I love to watch the expression on the faces of my expat friends when I show them the details and success of this CSI sector.

Our 40th Anniversary.

21 October, 2016

I was thrilled when I realised that 2017 will be the 40th Anniversary of Project Build Trust. In that time we have built approximately 6000 classrooms and benefitted some 160,000 learners. For interest we have trained close to 50 builders to manage their own smme enterprises. In addition many suppliers have grown as a result of good regular business with Project Build. And equally important with the help of our builders we train an estimated 150 community members each year in building skills. In recent years we have welcomed a large number of students for their in service training – about 15 pa. Not too many entities can lay claim to 40 years of successfully carrying out their mandate!

We want to celebrate! We are planning a bumper edition of our review. A special event to which stakeholders will be invited is going to take place. Watch our social media! And most important it will be the year where we will build build build so that all our friends and associates will benefit along with learners and educators.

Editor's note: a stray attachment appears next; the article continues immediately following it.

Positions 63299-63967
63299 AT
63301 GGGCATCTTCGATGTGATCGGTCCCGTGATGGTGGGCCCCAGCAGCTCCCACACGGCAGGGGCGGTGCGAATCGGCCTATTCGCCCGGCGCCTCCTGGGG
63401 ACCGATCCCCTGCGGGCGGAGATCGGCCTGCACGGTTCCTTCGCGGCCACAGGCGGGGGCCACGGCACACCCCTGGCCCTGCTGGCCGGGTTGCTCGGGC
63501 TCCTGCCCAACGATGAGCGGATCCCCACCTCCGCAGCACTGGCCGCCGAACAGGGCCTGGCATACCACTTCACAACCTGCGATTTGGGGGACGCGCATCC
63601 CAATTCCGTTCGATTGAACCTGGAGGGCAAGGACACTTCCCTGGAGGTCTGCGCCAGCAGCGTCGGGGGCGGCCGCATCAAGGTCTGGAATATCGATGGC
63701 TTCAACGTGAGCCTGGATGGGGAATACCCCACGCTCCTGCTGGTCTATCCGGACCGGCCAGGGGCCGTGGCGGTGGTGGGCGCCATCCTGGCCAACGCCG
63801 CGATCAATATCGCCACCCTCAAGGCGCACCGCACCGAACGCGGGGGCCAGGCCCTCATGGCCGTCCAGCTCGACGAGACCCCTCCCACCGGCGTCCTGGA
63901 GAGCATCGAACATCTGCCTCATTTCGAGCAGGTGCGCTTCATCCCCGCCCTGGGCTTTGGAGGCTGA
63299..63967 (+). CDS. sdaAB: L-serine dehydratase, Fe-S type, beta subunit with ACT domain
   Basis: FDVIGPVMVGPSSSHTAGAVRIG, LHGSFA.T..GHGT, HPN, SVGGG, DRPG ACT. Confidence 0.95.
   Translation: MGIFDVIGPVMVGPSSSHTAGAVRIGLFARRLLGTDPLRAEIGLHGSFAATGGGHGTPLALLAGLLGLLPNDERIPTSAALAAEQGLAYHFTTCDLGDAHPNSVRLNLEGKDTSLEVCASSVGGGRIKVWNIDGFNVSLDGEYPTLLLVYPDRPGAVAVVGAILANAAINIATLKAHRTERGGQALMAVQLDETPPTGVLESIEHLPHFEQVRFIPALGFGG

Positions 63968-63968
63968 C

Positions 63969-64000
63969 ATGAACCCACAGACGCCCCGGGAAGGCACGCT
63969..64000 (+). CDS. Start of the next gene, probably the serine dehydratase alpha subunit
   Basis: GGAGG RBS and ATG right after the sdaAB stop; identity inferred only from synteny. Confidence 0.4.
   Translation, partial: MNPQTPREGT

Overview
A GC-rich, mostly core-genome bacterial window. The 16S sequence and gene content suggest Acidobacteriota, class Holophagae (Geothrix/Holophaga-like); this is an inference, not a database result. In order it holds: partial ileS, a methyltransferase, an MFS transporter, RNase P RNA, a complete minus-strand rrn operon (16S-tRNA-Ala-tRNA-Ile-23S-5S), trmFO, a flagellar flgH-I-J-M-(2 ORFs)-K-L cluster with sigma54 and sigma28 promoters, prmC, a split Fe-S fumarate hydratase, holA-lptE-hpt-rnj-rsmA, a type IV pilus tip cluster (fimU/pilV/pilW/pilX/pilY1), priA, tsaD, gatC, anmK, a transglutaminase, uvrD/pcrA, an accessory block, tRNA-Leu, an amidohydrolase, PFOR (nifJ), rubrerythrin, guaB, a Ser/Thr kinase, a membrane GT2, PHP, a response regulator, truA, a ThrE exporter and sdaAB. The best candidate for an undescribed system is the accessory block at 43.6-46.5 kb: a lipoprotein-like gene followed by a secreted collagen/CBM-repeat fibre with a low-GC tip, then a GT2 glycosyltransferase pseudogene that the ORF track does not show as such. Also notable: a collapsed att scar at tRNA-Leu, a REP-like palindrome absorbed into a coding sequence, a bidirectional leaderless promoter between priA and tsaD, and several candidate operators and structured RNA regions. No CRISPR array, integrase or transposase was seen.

Some background. In 1977 the Urban Foundation started a classroom building division. In 1994 an independent Trust – Natal Schools Project Trust – was formed. This was rebranded in 2010 to Project Build Trust.

Over the years we have had major successes, we have had our challenges. Through it all The Project Trust Team, the employees and the Trustees have pulled together to make sure we never missed a step. And this is how we plan on going forward!

Suzanne Edmunds CEO

Relationship Building

6 July, 2016

Relationships are the building blocks for Project Build Trust’s activities.
Because all relationships we have with the communities we serve are the means for achieving our goals, it is our caring for others that motivates us to work as hard as we do. It is also the people who motivate us to reach our goals
Through continuous support from Tongatt Hullet we have been able to create such a relationship with the community of Mvuzane under Inkosi Biyela’s leadership. Inkosi Biyela has assured us that our working in the area is appreciated and welcome by all, that way Project Build Staff , the builder and his team will always be taken care of when working in the area.